atypical: life with asperger’s in 20 + one third chapters

Friday 29 June 2012

the title of a book by jesse a. saperstein, published by perigee. in many ways this is the best Asperger’s book I’ve read thus far.

But before the praise, I have to say that I have a big bone to pick with Jesse. Over and over in his book, he implores the neurotypical world to take the radical step of giving us Aspies a chance. And yet… I’ve sent at least three messages to him on facebook, and he hasn’t answered a single one. Can’t he give me a chance? It’s true that I may not be sending the messages correctly. I have a terrible time navigating 0n facebook. So maybe he’s not ignoring me. But if you are, Jesse, why?

Jesse has many of the obvious, and to many people obnoxious, Asperger’s tics that I myself do not have, and which have made social interactions even more arduous for him than they are for me… and that’s already bad enough. And yet he has also had the good f0rtune, like Grandin and Robison and the others, to have his writing published. No such good fortune has shown up for me or for many other Aspies who are writing. Jesse also has been extremely lucky in his parents, which many of us are not, and he knows this very well. He mentions it many times.

I like this book so much because it talks about rage, and about repeated failures, and about how these things make one feel. He discusses the desperation we Aspies have to be given a chance. He is funny, but also honest. He is positive, but also bitter. He discusses the whole range of emotions that Asperger’s and its consequences have engendered in him. He does not gild the lily. Or at least not very much.

Once again, there are so many great lines I could pull out this book that I’d be hauled to the rack for gross plagiarism. Just read it.

Most of my life has entailed “pushing against a force,” with perpetually frustrating outcomes.

The journey has forced me into quagmires of chronic failure and bitterness that have lasted up to years at a time.

When you have met one person with autism… you have met one person with autism.

Rejection is still unbearable as an adult, and I have never stopped asking the same questions. “What did I do?”

When people fail to understand why someone is different, they will often deny him or her the “radical” courtesy of  a chance.

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read…   Neverending solitaire

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all photos, graphics, poems and text copyright 2010-2012 by anne nakis, unless otherwise stated. all rights reserved.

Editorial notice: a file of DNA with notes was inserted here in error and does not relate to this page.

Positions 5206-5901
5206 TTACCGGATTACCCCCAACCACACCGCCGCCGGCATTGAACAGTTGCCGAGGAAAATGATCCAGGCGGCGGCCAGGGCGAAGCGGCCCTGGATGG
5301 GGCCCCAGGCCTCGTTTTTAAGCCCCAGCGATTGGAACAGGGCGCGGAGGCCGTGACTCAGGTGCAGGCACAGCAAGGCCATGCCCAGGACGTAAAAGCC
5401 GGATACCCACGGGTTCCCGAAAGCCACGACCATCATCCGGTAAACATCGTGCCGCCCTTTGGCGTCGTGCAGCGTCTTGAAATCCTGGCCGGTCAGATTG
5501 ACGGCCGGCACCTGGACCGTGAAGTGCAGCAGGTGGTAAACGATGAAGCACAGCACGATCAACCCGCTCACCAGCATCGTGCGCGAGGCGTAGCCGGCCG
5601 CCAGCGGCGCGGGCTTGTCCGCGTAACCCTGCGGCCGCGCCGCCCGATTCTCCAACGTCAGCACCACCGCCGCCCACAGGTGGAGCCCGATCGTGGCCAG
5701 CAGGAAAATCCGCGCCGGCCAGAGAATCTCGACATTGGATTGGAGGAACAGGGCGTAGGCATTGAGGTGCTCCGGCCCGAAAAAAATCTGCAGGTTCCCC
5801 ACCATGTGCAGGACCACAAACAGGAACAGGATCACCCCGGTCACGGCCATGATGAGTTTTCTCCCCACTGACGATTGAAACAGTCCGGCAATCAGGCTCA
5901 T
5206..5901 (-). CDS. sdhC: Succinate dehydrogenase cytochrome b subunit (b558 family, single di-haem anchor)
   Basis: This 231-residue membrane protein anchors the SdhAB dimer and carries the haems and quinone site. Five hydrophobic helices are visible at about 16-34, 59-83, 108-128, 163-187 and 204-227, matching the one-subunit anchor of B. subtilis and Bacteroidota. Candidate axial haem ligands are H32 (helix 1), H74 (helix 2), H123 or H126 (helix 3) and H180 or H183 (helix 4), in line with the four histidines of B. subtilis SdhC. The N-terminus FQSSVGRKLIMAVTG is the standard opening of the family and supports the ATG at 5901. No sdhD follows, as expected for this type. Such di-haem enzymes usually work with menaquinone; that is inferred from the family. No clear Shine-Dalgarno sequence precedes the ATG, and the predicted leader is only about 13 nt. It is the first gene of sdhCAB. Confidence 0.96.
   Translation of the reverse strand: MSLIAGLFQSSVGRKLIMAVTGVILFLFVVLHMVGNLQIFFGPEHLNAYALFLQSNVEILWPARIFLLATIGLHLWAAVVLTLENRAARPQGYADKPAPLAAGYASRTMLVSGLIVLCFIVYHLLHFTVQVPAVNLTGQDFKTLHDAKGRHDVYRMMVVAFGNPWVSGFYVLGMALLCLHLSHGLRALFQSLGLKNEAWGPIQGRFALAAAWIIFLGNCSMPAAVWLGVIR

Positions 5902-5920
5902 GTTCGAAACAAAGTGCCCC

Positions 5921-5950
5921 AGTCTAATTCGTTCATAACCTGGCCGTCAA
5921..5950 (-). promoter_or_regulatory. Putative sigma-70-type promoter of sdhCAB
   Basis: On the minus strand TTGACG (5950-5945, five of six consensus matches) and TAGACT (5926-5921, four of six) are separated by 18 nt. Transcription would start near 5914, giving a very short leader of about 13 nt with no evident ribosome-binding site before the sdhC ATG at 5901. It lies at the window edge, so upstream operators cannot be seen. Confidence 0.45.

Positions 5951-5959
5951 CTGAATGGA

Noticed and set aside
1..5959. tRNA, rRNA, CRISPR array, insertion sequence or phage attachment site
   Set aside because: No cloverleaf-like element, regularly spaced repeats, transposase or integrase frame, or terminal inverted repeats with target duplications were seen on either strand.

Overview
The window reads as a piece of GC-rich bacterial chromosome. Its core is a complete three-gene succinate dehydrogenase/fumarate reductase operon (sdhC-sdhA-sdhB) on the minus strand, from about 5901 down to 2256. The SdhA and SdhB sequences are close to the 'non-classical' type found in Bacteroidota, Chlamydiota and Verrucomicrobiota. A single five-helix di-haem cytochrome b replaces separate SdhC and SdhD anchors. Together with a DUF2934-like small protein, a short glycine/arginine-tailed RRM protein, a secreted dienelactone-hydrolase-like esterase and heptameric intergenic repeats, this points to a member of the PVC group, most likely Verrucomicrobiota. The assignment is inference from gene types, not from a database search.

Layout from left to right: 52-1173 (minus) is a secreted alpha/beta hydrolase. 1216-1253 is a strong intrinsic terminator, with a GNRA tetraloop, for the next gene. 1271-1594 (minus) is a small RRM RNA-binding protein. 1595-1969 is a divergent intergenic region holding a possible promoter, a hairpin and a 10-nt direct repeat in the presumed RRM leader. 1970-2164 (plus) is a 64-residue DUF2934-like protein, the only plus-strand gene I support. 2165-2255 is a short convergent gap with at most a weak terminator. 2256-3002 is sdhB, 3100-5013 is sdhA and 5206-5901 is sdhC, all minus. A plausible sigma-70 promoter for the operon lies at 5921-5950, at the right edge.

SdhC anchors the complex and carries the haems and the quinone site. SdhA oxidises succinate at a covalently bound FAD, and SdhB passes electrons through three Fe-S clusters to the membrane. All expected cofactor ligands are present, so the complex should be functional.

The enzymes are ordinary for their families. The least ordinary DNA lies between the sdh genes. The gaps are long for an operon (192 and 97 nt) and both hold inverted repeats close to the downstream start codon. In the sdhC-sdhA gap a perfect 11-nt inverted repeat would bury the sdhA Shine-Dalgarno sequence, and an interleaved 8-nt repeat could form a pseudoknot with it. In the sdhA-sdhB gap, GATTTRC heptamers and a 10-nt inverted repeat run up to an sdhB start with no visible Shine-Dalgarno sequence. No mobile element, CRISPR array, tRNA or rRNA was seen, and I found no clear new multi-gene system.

asperger syndrome — a love story

wednesday 27 june 2010

this is the title of a really good book by sarah hendrickx and keith newton (british couple, book published by jessica kingsley publishers)

Though I was not involved in a romantic relationship when I bought and read this book, I found it more helpful in understanding differences between autistics and NT’s than any book I’ve read to date. There are many, many excellent, informative quotes that I’ve highlighted in my copy, but if I gave them to you here I might get accused of stealing half the book. I strongly recommend that interested people actually read this book.

I was continually struck — and pleased — by Sarah’s willingness to make certain allowances for Keith’s autism, and her final decision that it is both useless and unfair to try to turn him into a neurotypical. This awakening came only after much struggle, but I applaud her for finally reaching it. No one at all in my amerikan life has come to such an awakening regarding me, and I envy Keith his good luck in finding her.

Keith also has made compromises that earlier he could not have made. But the more Sarah accepts him as he is, the more willing he becomes to try some small, cautious ways of adjusting some of  his autistic reactions. Kindness breeds kindness, back and forth between two people. Isn’t that something we’re always told? But how often do we practice it, or find it being practiced on ourselves.

Here are some of the multitude of quotes I cling to in this extremely enlightening book:

(sarah) No two people with AS will display the diagnostic characteristics in the same way or the same degree, due to differences in the condition and also in personality, background and many other factors.

(keith) I couldn’t tolerate the process of looking after myself…  I pretty much shut myself off from the world for about seven years.

(sarah) … some people with AS… simply tell the truth and have no concept of whether it is appropriate or helpful to do so. The truth is all and no one can possibly have any issue with it, as it is an inescapable thing.

(keith) Looking people in the eyes hurts. … I just wish for some simplicity in communication… Frankly, I have no friends… anyway, don’t they just disappoint you and let you down?

(sarah) He views much social conversation or small talk as shallow and pointless…

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read…  Lifelines…    Stolen stars

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all photos, graphics, poems and text copyright 2010-2012 by anne nakis, unless otherwise stated. all rights reserved.